2015 Torti Pinot Nero Bianco Oltrepo Pavese (Previously $17)

SKU #1276255

I met Dino and Patrizia Torti, a dynamic Father-Daughter winemaking team, at their winery in the hills of Oltrepo Pavese about 45 miles south of Milano. Pinot Noir or Pinot Nero in Italian has been used in Lombardia in the making of methode champenoise sparkling wines dating back into the 19th century, but only recently has there been a movement for the production of red wines. That might seem an odd introduction for a white wine but this one is made from red grapes! Pinot Noir vinified white (no skin contact), but wow what flavor! Bold, penetrating Pinot fruit explodes from the glass with full-bodied richness on a mineral-laden palate. Outstanding wine for aperitif, fish or pasta! (Greg St. Clair, K&L Italian wine buyer)

Share |
Price: Hidden
Add To Waiting List

Real Time Inventory by location:

The item you have chosen is not in stock in our retail stores or within our main warehouse.

Product turnaround time varies by location of inventory and your chosen method of shipping/pickup. For a detailed explanation click here.

Product Reviews:

Add your own review of this item

Staff Image By: John Downing | K&L Staff Member | Review Date: 11/14/2016 | Send Email
When I first put my nose to the glass I thought this was surely a red wine but to my surprise it was a white Pinot Noir. While the nose is pure red fruit the palate offers a delicious, medium-bodied combo of cherry, honey and hazelnut. I'm looking forward to sharing this wine with my family on Thanksgiving day.

Staff Image By: Rachel Vogel | K&L Staff Member | Review Date: 10/5/2016 | Send Email
It is always fun to have something a little out of the box, and a still, white Pinot Noir is just that. The nose is full and vibrant and lends to the tremendous flavors on the palate. The wine is rich with red orchard fruit but given a lift on the tongue from the balanced acid. There is minerality on the back of the palate to make the wine even more intriguing. If you are ready to enjoy something new, this is the wine to grab!

Additional Information:


Pinot Noir

- One of France's most legendary grapes and the grape that earned Burgundy its reputation. The parent of varietals like Pinot Gris/Grigio and Pinot Blanc, Pinot Noir is blue to violet to indigo in color with relatively thin skins, and it is said to have been cultivated in France for more than 2,000 years. At its best, Pinot Noir creates elegant wines that are filled with primary red fruit aromas and flavors while young, revealing with an array of secondary characteristics like earth, smoke, violet, truffle and game with age. The varietal is also known, perhaps better than any, for its ability to translate terroir, or a sense of place. While the best Pinot Noir still comes from Burgundy, it is being produced with increasing success in cooler climates around the world. In France, it is part of the trifecta of grapes that can go into Champagne, and it is also grown in Alsace, Irancy, Jura, Savoie, Lorraine and Sancerre. Outside of France it is produced under the names Pinot Nero and Blauburgunder in Italy's mountainous regions, as Spätburgunder in Germany and as Blauburgunder in Austria. In the US, Pinot Noir has found suitable growing conditions in the cooler parts of California, including Carneros, the Russian River Valley, the Anderson Valley, the Sonoma Coast, Monterey County, the Santa Lucia Highlands and Santa Barbara County, as well as in Oregon's Willamette Valley. In recent years, New Zealand has demonstrated its ability to interpret this hard-to-grow varietal, with successful bottlings coming from careful and attentive growers in Central Otago, Martinborough and Canterbury. Chile is also an up-and-coming region for Pinot Noir, creating fresh, fruit-forward, early-drinking and affordable Pinots from the coastal Casablanca Valley and the Limari Valley.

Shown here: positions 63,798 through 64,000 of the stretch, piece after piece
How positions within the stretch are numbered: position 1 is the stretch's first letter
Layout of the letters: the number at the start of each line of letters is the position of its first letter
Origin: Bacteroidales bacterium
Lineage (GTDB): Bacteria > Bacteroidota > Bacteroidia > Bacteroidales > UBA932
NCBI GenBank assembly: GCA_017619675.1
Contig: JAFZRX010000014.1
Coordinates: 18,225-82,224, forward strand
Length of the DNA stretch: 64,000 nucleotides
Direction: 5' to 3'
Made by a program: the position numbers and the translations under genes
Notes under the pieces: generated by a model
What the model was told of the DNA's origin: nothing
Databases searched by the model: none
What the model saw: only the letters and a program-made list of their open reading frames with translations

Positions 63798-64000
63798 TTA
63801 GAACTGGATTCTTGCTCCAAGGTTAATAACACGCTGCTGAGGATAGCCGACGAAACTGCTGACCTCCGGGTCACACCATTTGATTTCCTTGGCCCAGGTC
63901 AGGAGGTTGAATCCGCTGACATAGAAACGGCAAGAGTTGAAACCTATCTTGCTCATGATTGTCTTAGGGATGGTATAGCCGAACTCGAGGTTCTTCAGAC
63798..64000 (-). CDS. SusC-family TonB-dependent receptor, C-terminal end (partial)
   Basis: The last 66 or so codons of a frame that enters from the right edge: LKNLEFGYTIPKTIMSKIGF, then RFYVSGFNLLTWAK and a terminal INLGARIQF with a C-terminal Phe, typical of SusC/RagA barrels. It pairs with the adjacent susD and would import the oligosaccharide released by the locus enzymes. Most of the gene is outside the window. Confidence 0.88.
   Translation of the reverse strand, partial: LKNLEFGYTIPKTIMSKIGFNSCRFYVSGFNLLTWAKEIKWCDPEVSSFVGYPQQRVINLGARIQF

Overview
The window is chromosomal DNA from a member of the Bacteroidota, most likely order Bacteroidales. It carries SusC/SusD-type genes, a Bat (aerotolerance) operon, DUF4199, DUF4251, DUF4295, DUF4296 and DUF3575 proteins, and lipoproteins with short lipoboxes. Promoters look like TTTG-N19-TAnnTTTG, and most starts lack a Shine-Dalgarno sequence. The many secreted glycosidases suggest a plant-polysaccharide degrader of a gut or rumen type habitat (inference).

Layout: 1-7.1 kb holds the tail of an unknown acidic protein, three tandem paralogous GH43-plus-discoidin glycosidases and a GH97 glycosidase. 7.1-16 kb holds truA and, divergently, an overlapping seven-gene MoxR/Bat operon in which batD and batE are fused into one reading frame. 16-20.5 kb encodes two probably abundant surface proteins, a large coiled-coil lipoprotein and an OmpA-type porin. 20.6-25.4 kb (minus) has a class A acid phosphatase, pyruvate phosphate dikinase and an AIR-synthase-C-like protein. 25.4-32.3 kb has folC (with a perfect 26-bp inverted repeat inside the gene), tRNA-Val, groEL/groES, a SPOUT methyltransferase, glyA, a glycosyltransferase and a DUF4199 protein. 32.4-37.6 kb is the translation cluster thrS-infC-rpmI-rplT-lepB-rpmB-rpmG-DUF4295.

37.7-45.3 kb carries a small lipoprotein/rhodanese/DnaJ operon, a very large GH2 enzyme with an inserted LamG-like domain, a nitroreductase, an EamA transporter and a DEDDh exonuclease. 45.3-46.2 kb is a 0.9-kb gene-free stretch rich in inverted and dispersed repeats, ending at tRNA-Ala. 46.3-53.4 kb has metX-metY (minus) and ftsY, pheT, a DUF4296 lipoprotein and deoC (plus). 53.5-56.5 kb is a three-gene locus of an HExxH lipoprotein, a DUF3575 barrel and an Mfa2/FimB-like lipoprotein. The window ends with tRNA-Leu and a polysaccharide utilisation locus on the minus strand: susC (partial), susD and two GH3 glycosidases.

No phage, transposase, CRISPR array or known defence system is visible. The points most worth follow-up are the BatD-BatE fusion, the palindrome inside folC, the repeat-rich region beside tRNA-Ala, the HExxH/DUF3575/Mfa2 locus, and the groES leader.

- Once named Enotria for its abundant vineyards, Italy (thanks to the ancient Greeks and Romans) has had an enormous impact on the wine world. From the shores of Italy, the Romans brought grapes and their winemaking techniques to North Africa, Spain and Portugal, Germany, France, the Danube Valley, the Middle East and even England. Modern Italy, which didn't actually exist as a country until the 1870s, once produced mainly simple, everyday wine. It wasn't until the 1970s that Italy began the change toward quality. The 1980s showed incredible efforts and a lot of experimentation. The 1990s marked the real jump in consistent quality, including excellence in many Region that had been indistinct for ages. The entire Italian peninsula is seeing a winemaking revolution and is now one of the most exciting wine Region in the world. For our entire Italian wine selection, click here. Click for a list of bestselling items from all of Italy.